New Orleans-Style Beignets
Erin McDowell

New Orleans, how do we love thee? Let us count the ways: 1) Beignets 2) Jazz Fest 3) Beignets 4) Jackson Square 5) Did we mention beignets? We’ve clearly got a thing for those delightful squares of fried dough coated in powdered sugar. And although Mardi Gras comes but once a year, you can—and should—tuck into these light and airy bites whenever you fancy (which is often, in our experience). They’re actually easier to make than you think (there’s no need for a deep-fryer—a deep skillet or Dutch oven will do). Fry up a batch for breakfast, put on a pot of coffee (or make café au lait if you want to go really traditional) and indulge.

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24 beignets

4 cups all-purpose flour

⅓ cup granulated sugar

½ teaspoon salt

1 tablespoon active dry yeast

¾ cup warm water (95°F to 100°F)

½ cup evaporated milk

1 egg, lightly beaten

2 tablespoons unsalted butter, at room temperature

Vegetable oil, for frying

Confectioners’ sugar, for garnish

1. In the bowl of an electric mixer fitted with the paddle attachment, combine the flour with the sugar, salt and yeast.

2. Add the warm water, evaporated milk, egg and butter, and mix on medium speed until the mixture forms a smooth but sticky dough, 4 to 5 minutes.

3. Transfer the dough to a lightly greased medium bowl, cover with plastic wrap and let rise in the refrigerator for 1 to 2 hours. (See note below for overnight instructions.)

4. When the dough has risen, heat 2 to 3 inches of vegetable oil in a medium pot. Heat until the oil reaches 350°F on a thermometer. Line a baking sheet with several layers of paper towels.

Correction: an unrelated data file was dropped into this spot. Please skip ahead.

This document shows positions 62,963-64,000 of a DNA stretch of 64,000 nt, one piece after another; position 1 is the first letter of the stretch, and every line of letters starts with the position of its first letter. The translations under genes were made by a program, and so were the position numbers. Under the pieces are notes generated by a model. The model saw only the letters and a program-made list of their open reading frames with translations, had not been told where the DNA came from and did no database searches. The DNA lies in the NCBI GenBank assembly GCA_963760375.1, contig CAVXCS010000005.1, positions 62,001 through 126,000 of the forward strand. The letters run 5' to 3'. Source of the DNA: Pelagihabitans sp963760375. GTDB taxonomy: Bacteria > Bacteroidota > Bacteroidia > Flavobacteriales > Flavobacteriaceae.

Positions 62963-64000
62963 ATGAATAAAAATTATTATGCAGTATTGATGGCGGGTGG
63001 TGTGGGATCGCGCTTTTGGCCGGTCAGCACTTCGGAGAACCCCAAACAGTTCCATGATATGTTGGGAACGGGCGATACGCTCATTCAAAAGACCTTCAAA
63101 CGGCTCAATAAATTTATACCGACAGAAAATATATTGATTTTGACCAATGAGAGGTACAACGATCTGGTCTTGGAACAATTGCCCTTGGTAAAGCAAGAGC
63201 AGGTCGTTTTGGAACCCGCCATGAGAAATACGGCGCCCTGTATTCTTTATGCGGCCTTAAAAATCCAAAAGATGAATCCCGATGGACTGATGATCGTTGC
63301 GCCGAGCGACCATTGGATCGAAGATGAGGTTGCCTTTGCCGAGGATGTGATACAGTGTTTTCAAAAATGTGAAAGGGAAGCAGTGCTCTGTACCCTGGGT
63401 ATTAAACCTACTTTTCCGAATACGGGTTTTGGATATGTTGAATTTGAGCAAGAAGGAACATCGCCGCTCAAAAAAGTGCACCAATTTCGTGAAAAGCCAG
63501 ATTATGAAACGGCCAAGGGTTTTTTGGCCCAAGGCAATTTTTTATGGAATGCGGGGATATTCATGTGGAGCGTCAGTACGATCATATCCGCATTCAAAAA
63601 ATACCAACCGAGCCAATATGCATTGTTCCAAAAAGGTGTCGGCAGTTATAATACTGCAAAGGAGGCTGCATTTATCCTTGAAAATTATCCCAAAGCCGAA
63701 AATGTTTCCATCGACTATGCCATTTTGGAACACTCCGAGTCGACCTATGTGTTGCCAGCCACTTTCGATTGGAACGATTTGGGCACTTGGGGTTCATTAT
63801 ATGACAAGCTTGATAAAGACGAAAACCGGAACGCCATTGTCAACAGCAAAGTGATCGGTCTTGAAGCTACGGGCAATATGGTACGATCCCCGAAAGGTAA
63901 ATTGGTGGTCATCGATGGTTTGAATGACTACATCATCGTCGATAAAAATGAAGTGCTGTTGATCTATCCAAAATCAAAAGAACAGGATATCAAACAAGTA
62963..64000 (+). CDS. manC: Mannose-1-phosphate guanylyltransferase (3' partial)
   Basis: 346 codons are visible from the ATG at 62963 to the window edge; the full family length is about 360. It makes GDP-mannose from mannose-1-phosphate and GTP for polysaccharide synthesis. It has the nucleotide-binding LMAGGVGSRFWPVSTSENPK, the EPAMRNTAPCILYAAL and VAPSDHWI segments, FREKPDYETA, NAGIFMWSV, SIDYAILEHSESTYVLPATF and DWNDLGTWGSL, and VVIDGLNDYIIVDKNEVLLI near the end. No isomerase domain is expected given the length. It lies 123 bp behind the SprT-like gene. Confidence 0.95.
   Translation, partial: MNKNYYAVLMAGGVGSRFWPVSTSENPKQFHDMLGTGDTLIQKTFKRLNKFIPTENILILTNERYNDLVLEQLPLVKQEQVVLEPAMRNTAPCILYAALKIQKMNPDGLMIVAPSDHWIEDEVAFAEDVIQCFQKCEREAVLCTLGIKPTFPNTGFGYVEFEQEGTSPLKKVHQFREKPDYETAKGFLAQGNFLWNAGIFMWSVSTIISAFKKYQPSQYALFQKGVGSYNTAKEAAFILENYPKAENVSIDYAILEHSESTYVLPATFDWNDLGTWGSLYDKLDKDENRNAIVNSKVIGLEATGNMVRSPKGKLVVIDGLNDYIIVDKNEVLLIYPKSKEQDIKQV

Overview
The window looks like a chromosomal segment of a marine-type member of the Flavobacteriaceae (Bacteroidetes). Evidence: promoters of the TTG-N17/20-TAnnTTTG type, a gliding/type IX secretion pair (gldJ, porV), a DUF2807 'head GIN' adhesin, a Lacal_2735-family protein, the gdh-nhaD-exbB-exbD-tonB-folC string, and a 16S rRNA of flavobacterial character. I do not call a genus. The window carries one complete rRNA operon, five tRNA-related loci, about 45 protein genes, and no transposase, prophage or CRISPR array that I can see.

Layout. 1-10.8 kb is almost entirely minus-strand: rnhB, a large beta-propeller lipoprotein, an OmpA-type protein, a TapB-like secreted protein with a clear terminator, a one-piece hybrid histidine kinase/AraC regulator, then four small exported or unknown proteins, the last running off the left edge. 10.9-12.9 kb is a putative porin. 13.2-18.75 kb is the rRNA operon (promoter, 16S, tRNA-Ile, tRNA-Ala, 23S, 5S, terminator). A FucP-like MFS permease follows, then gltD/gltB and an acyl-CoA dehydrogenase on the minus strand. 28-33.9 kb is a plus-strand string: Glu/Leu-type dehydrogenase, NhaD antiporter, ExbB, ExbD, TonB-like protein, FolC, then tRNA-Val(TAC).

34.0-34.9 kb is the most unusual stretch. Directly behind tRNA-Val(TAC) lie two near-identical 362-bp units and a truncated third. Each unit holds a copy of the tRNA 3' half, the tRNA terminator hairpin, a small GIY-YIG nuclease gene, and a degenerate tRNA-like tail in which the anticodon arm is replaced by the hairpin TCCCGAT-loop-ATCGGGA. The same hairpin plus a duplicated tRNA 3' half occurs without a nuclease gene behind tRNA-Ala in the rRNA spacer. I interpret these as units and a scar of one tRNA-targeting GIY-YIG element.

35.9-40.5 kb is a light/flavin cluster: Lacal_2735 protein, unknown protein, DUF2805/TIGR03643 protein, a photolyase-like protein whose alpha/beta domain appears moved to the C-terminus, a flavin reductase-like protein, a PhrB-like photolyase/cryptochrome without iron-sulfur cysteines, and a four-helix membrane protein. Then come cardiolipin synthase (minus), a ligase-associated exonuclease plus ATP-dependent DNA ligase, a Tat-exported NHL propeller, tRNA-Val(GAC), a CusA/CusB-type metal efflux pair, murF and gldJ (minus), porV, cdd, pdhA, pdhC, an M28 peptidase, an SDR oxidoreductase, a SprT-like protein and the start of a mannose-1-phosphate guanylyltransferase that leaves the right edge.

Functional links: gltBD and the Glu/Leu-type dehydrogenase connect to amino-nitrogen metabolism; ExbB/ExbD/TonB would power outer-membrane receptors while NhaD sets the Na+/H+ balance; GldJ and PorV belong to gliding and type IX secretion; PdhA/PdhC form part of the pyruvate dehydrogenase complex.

5. While the oil heats, divide the dough in half. Roll out each piece of dough on a lightly floured surface to about ¼-inch thick. Cut the dough into 2-inch squares (no need to be precise).

6. Fry the dough in batches until golden brown and puffed, 5 to 6 minutes. Turn the dough over while it fries to make sure it browns evenly.

7. Using a slotted spoon, transfer the beignets from the oil to the paper-towel-lined baking sheet. Cool slightly, then finish with a generous sprinkling of confectioners’ sugar. Serve immediately.

Note: You can also make the dough the night before and let it rise overnight. Here’s how: Use lukewarm water (80°F to 85°F) in step 2. Transfer the dough to a lightly greased medium bowl, cover with plastic wrap and let it rise in the refrigerator overnight (8 to 10 hours). Remove the dough from the refrigerator and resume with step 4.

887 calories

39g fat

117g carbs

18g protein

20g sugar

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Note: The information shown is Edamam's estimate based on available ingredients and preparation. It should not be considered a substitute for a professional nutritionist's advice.

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